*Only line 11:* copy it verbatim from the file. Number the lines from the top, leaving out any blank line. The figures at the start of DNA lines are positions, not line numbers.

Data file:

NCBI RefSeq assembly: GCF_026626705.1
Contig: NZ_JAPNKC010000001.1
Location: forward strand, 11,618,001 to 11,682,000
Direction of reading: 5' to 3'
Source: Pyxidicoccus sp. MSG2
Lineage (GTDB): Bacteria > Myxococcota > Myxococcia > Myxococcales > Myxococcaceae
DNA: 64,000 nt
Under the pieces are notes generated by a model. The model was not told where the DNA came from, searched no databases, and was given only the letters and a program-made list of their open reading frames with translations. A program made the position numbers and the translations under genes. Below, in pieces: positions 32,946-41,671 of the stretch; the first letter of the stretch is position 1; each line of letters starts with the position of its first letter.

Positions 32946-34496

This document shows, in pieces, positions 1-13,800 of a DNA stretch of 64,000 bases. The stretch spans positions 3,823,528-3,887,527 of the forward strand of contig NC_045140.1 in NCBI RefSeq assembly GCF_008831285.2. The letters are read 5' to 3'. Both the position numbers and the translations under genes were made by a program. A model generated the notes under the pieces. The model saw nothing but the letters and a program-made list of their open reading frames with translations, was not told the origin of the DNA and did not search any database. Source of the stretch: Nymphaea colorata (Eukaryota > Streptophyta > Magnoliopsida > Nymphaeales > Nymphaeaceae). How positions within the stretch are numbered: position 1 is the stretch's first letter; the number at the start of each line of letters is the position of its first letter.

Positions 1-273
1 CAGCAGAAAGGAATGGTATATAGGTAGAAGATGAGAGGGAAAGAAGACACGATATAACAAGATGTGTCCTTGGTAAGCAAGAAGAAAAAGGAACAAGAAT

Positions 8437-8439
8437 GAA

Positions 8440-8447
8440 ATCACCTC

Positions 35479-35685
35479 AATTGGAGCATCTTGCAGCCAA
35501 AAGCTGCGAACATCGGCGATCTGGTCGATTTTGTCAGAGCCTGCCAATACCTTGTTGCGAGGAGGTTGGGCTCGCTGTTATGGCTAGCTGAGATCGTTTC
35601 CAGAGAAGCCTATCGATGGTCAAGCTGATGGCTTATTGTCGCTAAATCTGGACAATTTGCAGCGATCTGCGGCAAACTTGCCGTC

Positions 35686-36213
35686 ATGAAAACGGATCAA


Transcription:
Positions 1-273